In a prior post I argued that the recent coverage of Wikipedia has focused too much on one aspect of the online reference source’s openness—the ability of anyone to edit any article—and not enough on another aspect of Wikipedia’s openness—the ability of anyone to download or copy the entire contents of its database and use it in virtually any way they want (with some commercial exceptions). I speculated that, as I discovered in my data-mining work with H-Bot, which uses Wikipedia in its algorithms, having an open and free resource such as this could be very important for future digital research—e.g., finding all of the documents about the first President Bush in a giant, untagged corpus on the American presidency. For a piece I’m writing for D-Lib Magazine, I decided to test this theory by pulling out significant keywords and phrases from matching articles in Wikipedia and the Encyclopaedia Britannica on George H. W. Bush to see if one was better than the other for this purpose. Which resource is better? Here are the unedited term lists, derived by running plain text versions of each article through Yahoo’s Term Extraction web service. Vote on which one you think is a better profile, and I’ll reveal which list belongs to which reference work later this week.
fall of the berlin wall
invasion of panama
president george bush
reunification of germany
joint chiefs of staff
manuel antonio noriega
david h souter
With all of the hoopla over Wikipedia in the recent weeks (covered in two prior posts), most of the mainstream as well as tech media coverage has focused on the openness of the democratic online encyclopedia. Depending on where you stand, this openness creates either a Wild West of publishing, where anything goes and facts are always changeable, or an innovative mode of mostly anonymous collaboration that has managed to construct in just a few years an information resource that is enormous, often surprisingly good, and frequently referenced. But I believe there is another story about Wikipedia that is being missed, a story unrelated to its (perhaps dubious) openness. This story is about Wikipedia being free, in the sense of the open source movement—the fact that anyone can download the entirety of Wikipedia and use it and manipulate it as they wish. And this more hidden story begins when you ask, Why would Google and Yahoo be so interested in supporting Wikipedia?
This year Google and Yahoo pledged to give various freebies to Wikipedia, such as server space and bandwidth (the latter can be the most crippling expense for large, highly trafficked sites with few sources of income). To be sure, both of these behemoth tech companies are filled with geeks who appreciate the anti-authoritarian nature of the Wikipedia project, and probably a significant portion of the urge to support Wikipedia comes from these common sentiments. Of course, it doesn’t hurt that Google and Yahoo buy their bandwidth in bulk and probably have some extra lying around, so to speak.
But Google and Yahoo, as companies at the forefront of search and data-mining technologies and business models, undoubtedly get an enormous benefit from an information resource that is not only open and editable but also free—not just free as in beer but free as in speech. First of all, affiliate companies that Yahoo and Google use to respond to queries, such as Answers.com, primarily use Wikipedia as their main source, benefiting greatly from being able to repackage Wikipedia content (free speech) and from using it without paying (free beer). And Google has recently introduced an automated question-answering service that I suspect will use Wikipedia as one of its resources (if it doesn’t already).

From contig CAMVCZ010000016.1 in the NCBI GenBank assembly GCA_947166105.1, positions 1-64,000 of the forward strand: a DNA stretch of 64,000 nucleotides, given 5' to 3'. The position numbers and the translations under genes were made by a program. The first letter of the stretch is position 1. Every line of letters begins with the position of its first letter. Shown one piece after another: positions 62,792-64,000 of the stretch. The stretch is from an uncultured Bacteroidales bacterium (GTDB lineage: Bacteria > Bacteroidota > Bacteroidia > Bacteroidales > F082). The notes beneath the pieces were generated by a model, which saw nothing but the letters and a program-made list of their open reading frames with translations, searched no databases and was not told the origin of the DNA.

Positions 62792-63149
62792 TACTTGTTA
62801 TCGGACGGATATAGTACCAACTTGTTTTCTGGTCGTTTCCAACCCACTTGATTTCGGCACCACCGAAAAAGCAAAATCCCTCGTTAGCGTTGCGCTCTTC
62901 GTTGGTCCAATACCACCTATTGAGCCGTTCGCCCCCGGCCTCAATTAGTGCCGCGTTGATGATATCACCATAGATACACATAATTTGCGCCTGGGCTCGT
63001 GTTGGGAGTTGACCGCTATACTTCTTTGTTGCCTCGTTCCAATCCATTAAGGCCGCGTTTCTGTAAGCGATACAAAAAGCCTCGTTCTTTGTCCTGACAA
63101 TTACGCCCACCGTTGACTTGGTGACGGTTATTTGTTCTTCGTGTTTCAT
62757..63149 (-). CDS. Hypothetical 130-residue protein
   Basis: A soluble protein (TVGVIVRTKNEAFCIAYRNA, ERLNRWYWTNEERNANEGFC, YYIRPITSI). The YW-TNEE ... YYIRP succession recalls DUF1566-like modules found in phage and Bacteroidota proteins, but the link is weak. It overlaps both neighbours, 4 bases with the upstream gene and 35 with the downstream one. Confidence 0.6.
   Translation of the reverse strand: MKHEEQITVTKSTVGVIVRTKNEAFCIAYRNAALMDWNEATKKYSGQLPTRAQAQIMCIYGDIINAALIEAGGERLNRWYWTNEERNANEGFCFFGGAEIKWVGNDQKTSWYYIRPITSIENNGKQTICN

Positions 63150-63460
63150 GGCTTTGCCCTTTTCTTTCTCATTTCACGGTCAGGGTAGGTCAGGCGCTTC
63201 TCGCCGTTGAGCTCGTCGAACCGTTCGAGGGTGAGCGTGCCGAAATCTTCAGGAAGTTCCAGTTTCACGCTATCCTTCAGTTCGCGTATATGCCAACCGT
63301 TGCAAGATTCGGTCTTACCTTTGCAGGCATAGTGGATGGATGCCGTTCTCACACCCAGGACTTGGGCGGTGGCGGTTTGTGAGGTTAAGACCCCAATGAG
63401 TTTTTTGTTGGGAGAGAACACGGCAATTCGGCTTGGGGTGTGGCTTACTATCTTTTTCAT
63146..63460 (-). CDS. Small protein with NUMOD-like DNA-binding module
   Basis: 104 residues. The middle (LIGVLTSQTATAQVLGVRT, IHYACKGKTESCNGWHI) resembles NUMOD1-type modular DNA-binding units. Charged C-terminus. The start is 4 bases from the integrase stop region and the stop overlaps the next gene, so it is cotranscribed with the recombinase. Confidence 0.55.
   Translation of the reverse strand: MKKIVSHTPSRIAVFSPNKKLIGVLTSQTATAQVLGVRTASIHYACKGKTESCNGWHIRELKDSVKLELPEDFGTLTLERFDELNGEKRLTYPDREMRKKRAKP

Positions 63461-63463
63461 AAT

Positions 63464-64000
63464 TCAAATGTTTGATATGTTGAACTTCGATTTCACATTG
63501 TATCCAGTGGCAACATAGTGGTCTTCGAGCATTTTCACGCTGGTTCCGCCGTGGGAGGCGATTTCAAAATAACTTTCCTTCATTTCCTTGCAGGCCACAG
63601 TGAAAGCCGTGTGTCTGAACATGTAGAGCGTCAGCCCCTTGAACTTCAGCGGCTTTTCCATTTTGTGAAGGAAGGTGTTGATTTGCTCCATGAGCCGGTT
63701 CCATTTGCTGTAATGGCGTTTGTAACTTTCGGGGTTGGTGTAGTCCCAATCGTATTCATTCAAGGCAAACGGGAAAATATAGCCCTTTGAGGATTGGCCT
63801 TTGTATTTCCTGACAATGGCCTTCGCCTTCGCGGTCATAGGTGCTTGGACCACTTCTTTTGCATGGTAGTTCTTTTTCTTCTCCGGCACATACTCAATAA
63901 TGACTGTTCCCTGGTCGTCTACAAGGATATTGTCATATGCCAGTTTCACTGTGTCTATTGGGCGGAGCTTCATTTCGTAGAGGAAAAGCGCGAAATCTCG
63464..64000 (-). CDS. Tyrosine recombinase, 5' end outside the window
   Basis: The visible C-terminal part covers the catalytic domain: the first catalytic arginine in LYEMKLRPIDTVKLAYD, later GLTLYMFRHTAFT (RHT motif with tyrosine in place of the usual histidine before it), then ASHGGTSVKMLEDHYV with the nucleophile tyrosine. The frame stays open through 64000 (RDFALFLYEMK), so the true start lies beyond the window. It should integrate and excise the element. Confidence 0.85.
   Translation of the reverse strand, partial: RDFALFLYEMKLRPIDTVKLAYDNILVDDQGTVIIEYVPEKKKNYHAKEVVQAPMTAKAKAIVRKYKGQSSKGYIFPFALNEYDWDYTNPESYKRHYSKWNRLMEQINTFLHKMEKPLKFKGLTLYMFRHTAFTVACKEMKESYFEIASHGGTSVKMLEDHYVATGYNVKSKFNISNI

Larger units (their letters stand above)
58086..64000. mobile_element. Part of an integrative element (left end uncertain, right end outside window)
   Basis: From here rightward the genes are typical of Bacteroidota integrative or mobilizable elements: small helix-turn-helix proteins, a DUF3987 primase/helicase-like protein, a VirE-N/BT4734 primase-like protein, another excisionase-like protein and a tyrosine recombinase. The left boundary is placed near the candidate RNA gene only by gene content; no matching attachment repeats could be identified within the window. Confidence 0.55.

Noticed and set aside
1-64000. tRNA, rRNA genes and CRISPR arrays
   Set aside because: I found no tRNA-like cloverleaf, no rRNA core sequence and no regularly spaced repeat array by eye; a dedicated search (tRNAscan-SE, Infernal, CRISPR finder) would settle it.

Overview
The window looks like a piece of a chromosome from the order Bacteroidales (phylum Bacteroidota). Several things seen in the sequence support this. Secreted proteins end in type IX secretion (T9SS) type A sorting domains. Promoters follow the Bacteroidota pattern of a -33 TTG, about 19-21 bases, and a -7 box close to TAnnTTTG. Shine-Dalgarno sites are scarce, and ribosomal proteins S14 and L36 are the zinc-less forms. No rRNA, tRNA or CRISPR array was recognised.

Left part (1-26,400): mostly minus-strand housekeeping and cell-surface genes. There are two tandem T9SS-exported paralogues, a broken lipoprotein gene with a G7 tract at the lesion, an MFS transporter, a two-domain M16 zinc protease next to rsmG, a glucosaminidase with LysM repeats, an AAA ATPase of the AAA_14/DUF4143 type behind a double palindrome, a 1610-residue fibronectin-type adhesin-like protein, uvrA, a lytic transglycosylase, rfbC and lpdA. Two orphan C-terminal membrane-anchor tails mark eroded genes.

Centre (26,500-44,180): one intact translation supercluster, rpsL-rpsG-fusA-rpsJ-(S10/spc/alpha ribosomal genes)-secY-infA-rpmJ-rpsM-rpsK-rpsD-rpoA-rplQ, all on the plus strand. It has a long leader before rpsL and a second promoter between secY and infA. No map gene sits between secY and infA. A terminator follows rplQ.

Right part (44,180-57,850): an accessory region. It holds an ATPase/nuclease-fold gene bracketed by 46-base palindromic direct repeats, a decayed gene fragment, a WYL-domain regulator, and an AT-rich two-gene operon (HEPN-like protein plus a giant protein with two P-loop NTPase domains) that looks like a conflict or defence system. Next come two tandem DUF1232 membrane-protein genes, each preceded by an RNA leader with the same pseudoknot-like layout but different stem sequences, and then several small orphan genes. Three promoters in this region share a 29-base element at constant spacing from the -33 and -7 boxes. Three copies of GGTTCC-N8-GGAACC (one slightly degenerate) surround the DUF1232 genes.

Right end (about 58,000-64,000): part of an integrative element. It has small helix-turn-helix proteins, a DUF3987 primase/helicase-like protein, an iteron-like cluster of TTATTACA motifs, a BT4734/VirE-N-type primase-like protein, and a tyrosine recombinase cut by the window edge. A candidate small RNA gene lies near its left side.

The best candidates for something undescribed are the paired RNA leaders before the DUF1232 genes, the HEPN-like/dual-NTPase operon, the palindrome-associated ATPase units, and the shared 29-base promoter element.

But in the longer term, I think that Google and Yahoo have additional reasons for supporting Wikipedia that have more to do with the methodologies behind complex search and data-mining algorithms, algorithms that need full, free access to fairly reliable (though not necessarily perfect) encyclopedia entries.
Let me provide a brief example that I hope will show the value of having such a free resource when you are trying to scan, sort, and mine enormous corpora of text. Let’s say you have a billion unstructured, untagged, unsorted documents related to the American presidency in the last twenty years. How would you differentiate between documents that were about George H. W. Bush (Sr.) and George W. Bush (Jr.)? This is a tough information retrieval problem because both presidents are often referred to as just “George Bush” or “Bush.” Using data-mining algorithms such as Yahoo’s remarkable Term Extraction service, you could pull out of the Wikipedia entries for the two Bushes the most common words and phrases that were likely to show up in documents about each (e.g., “Berlin Wall” and “Barbara” vs. “September 11” and “Laura”). You would still run into some disambiguation problems (“Saddam Hussein,” “Iraq,” “Dick Cheney” would show up a lot for both), but this method is actually quite a powerful start to document categorization.
I’m sure Google and Yahoo are doing much more complex processes with the tens of gigabtyes of text on Wikipedia than this, but it’s clear from my own work on H-Bot (which uses its own cache of Wikipedia) that having a constantly updated, easily manipulated encyclopedia-like resource is of tremendous value, not just to the millions of people who access Wikipedia every day, but to the search companies that often send traffic in Wikipedia’s direction.
Update [31 Jan 2006]: I’ve run some tests on the data mining example given here in a new post. See Wikipedia vs. Encyclopaedia Britannica for Digital Research.
I’m currently working on an article for D-Lib Magazine explaining in greater depth how some of my tools that use search engine APIs work (such as the Syllabus Finder and H-Bot). These APIs, such as the services from Google and Yahoo, allow somewhat more direct access to mammoth web databases than you can get through these companies’ more public web interfaces. I thought it would be helpful for the article to discuss some of the advantages and drawbacks of these services, and was just outlining one of my major disappointments with their programming interfaces—namely, that you can’t run sophisticated text analysis on their servers, but have to do post-processing on your own server once you get a set of results back—when it was announced that Alexa released its Web Search Platform. The AWSP allows you to do just what I’ve been wanting to do on an extremely large (4 billion web page) corpus: scan through it in the same way that employees at Yahoo and Google can do, using advanced algorithms and manipulating as large a set of results as you can handle, rather than mere dozens of relevant pages. Here’s what’s notable about AWSP for researchers and digital humanists.